I’ve been thinking about interpreting in terms of history since the late 1980s, which is when I met Deaf people and began learning American Sign Language. At that time, the American Deaf Community was in the midst of an empowering movement for social change. The Bilingual-Bicultural movement included criticism of signed language interpreters. The criticism focused on what Deaf people called “the machine model” of interpreting. When the profession was established in 1964, it had quickly become dominated by interpreters with weak or no ties to Deaf culture.

Continue reading “The Real Value of Interpreting”

Spontaneous Action Research: Interrogating Intersectionality

The challenge of making the invisible visible, of bringing those aspects of relationships and identities that have been silenced into awareness and open conversation, was a common problem across seven international research projects explored at a workshop on “intersectionality” hosted by the Center for Gender in Organizations at the Simmons College School of Management.

Context:

Q: How many intersectionality scholars does it take to count who’s at the dinner table?

A: One Japanese waiter. (Male.)

“Be gentle.”researchmethodsB

Charlotta’s request came toward the end of the 2nd meeting of our Working Group on Research Methods at the “Interrogating Intersectionality” conference sponsored by the Center for Gender in Organizations at the Simmons College School of Management. Charlotta was the last member of our group to present. At this point we had been engaging with each other for about 2 & 1/2 hours, and I was glad that everyone was reminded about our interaction being blogged. We had negotiated authorization during my presentation on the first day, and clarified the boundaries (of who & what might potentially be bloggable)  at the start of this (2nd) session while welcoming Lisa to the group.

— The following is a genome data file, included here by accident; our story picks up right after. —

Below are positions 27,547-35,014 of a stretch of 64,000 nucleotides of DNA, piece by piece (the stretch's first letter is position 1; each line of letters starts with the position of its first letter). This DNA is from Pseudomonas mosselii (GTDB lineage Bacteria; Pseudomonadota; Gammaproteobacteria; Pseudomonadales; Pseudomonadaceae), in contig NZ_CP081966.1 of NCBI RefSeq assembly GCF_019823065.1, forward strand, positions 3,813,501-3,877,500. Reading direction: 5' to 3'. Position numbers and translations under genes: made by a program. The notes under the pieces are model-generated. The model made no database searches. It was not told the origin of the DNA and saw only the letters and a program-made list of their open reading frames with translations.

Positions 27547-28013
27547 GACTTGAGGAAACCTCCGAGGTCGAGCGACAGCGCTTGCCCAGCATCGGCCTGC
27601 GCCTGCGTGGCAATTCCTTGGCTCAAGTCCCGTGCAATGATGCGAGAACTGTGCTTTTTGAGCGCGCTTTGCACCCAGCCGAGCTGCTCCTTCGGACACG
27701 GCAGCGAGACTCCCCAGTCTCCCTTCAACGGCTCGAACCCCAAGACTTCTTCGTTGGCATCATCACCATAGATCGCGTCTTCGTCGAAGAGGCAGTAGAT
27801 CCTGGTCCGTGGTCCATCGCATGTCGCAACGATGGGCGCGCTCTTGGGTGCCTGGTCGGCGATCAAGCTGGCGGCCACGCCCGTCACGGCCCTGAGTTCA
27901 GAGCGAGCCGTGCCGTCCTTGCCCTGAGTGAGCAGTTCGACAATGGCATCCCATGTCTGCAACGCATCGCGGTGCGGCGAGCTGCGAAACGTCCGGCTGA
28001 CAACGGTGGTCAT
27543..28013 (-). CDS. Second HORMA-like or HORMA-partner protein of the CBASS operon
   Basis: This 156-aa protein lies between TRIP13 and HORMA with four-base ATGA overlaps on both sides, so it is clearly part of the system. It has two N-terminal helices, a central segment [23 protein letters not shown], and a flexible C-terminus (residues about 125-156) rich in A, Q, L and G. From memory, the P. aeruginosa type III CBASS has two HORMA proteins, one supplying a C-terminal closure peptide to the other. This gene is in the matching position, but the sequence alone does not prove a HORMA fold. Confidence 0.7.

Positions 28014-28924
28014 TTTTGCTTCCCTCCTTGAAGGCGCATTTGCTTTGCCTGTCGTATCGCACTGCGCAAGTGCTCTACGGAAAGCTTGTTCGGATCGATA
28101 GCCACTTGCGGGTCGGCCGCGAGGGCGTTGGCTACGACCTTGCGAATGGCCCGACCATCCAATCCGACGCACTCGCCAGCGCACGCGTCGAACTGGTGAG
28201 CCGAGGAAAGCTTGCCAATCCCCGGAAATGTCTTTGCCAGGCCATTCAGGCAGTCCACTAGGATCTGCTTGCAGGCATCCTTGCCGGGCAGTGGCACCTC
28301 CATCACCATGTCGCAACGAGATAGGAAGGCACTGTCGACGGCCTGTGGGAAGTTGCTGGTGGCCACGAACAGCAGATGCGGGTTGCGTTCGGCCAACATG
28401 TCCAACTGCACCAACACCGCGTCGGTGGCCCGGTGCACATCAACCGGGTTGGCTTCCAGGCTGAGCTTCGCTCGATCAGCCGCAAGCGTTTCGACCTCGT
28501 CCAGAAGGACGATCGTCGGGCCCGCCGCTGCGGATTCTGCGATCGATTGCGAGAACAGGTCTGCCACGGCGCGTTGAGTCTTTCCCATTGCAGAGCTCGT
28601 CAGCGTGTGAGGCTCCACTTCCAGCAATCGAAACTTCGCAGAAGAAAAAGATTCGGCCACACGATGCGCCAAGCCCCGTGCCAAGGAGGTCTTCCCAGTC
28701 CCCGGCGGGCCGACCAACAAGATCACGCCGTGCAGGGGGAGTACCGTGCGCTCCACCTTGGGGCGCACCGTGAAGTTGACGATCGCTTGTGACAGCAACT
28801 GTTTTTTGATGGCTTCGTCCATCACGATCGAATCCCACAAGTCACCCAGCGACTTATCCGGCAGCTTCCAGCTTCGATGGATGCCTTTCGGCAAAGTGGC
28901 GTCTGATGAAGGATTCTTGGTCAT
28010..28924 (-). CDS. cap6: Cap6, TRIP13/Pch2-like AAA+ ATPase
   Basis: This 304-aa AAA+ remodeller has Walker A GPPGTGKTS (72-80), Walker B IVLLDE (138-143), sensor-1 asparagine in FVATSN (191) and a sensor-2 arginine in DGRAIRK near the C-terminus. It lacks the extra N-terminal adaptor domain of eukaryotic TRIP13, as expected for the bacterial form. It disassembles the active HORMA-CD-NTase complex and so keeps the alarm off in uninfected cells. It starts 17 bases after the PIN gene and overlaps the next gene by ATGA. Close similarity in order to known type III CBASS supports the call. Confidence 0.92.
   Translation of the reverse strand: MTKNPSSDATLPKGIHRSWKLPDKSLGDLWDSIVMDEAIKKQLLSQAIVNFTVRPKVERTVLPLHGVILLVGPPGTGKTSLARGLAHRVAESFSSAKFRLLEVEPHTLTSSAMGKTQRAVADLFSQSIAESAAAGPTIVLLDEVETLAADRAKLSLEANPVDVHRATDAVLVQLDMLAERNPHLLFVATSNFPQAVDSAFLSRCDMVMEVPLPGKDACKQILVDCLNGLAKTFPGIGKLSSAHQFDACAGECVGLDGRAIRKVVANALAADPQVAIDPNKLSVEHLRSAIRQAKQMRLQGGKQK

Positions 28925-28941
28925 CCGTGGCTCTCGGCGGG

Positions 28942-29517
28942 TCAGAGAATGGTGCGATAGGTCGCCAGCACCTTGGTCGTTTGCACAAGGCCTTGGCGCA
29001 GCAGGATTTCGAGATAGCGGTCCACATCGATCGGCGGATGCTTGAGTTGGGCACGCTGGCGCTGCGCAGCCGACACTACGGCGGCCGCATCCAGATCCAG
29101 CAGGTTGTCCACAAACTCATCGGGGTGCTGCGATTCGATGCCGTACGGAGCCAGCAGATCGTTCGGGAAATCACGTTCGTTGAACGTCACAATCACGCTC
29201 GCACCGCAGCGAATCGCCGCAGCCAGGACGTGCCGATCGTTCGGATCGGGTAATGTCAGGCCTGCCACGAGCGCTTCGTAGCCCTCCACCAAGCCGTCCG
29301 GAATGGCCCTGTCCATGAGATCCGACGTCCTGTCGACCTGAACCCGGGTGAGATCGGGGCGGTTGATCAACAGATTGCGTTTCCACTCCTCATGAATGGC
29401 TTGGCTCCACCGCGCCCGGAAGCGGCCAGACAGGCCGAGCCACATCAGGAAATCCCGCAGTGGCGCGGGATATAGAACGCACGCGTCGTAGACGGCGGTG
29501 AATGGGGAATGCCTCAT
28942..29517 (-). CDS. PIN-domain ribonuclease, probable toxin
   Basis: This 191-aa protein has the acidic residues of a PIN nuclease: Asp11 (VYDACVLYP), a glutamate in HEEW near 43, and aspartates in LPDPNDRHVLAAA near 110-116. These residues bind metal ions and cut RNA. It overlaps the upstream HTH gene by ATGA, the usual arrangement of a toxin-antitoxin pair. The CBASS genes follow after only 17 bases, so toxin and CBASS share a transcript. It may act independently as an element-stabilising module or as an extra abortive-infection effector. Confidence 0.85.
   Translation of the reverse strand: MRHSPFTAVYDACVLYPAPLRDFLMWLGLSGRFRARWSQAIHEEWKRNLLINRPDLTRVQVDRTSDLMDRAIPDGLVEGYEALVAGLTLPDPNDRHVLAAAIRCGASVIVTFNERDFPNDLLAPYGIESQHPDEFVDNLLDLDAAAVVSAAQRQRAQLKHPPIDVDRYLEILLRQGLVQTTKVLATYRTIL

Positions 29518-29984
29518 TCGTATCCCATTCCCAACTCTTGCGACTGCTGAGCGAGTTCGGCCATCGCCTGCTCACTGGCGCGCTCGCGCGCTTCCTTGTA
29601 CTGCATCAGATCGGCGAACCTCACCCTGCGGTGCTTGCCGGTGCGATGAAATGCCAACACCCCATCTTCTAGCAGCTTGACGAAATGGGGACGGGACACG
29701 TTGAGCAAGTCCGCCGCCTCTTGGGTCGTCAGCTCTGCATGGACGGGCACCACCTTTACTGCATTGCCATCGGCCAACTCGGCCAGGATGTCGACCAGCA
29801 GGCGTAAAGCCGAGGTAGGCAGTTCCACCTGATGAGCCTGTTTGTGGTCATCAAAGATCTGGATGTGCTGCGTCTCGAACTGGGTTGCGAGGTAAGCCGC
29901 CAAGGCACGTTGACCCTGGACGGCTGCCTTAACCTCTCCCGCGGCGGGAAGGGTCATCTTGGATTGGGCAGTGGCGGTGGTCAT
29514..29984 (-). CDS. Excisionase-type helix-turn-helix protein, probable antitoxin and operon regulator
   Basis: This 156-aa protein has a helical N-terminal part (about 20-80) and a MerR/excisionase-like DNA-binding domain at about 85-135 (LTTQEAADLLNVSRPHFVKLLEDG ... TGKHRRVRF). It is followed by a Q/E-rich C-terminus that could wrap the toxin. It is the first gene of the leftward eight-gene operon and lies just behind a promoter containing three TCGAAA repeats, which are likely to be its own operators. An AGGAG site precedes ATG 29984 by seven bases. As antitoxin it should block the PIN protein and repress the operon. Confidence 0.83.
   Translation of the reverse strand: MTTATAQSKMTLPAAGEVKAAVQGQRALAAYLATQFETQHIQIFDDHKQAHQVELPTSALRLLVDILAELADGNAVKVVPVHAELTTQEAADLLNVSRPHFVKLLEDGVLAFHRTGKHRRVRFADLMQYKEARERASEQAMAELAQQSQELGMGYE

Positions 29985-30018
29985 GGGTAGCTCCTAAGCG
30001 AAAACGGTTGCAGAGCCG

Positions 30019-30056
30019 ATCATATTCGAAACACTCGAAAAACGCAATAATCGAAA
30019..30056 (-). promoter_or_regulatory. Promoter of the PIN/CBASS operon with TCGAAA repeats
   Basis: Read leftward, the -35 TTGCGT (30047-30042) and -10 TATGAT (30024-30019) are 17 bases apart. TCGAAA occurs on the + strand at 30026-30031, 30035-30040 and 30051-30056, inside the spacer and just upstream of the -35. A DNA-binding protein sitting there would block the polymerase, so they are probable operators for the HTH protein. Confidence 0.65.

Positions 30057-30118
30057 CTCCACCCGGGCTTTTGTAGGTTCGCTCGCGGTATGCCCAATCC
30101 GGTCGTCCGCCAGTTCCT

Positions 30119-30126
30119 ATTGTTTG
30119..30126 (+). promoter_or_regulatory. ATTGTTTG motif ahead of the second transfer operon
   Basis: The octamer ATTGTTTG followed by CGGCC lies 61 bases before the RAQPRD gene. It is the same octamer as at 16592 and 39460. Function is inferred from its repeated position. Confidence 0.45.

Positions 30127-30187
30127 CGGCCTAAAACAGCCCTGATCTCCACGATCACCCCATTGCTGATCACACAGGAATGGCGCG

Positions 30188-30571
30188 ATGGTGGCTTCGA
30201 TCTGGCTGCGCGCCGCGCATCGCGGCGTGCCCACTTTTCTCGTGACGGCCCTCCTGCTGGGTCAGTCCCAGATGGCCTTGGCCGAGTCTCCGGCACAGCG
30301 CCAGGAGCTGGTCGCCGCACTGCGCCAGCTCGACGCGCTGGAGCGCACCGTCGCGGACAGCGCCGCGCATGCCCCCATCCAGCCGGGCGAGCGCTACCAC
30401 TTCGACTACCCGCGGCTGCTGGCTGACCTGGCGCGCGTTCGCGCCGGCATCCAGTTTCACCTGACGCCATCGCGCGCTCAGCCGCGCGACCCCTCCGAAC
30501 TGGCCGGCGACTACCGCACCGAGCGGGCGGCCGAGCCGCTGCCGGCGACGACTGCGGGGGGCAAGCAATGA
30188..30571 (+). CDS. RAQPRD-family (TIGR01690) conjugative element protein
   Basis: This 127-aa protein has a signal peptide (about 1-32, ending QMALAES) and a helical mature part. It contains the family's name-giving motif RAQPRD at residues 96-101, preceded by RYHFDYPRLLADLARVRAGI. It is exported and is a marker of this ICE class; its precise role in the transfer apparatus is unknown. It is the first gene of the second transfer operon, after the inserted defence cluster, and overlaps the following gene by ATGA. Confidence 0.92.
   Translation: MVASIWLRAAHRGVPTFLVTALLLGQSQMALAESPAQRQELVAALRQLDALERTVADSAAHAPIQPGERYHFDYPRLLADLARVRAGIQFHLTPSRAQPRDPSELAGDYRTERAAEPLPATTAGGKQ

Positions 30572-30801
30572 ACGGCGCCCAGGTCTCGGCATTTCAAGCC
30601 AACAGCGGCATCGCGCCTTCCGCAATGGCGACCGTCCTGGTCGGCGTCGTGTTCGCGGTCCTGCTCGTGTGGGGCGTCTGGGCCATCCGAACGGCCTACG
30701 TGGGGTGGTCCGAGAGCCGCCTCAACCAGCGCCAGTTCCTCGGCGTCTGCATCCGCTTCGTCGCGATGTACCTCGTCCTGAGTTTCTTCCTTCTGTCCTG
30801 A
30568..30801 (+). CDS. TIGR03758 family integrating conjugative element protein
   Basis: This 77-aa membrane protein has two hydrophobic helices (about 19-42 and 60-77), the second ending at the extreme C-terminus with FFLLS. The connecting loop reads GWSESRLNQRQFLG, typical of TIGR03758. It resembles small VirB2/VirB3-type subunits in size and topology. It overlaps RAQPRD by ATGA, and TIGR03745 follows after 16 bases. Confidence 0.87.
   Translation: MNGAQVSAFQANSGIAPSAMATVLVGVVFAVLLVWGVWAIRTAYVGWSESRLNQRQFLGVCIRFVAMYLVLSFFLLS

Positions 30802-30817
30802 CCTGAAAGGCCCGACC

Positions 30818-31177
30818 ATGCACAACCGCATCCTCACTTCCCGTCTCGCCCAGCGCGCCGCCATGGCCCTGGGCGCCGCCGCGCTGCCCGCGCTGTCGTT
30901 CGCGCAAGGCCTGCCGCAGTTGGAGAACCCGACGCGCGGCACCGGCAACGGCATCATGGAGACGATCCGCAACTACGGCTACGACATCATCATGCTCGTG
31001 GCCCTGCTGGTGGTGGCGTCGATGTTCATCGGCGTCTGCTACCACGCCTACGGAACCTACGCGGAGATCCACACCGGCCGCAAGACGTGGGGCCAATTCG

“I don’t have ownership of this project.” Continue reading “Spontaneous Action Research: Interrogating Intersectionality”

Listening for Action and Engagement

The capacity of people with disabilities (or, as FEMA says, “functional needs”) to contribute to emergency response and emergency recovery begins with listening. Participants in a focus group outline a sequence of creative interaction stemming from high quality and careful listening.

A few weeks ago a dozen people who self-identify as disabled gathered at UMass Amherst to begin a conversation on emergency preparedness and accessible emergency response. FEMA, the Federal Emergency Management Agency, defines those individuals who will most likely require help during a disaster as having “functional needs.”

“We are great listeners”

The most common skill named by participants with established functional needs is listening. We aim to prove that the capacity of people with disabilities to contribute to emergency response and emergency recovery begins here. Continue reading “Listening for Action and Engagement”

Deaf Voice and the Invention of Community Interpreting

Abstract

This article poses the existence of a relational model of interpreting that is already rooted in culturally Deaf ways of using evolved interpreters for intercultural communication.  Continue reading “Deaf Voice and the Invention of Community Interpreting”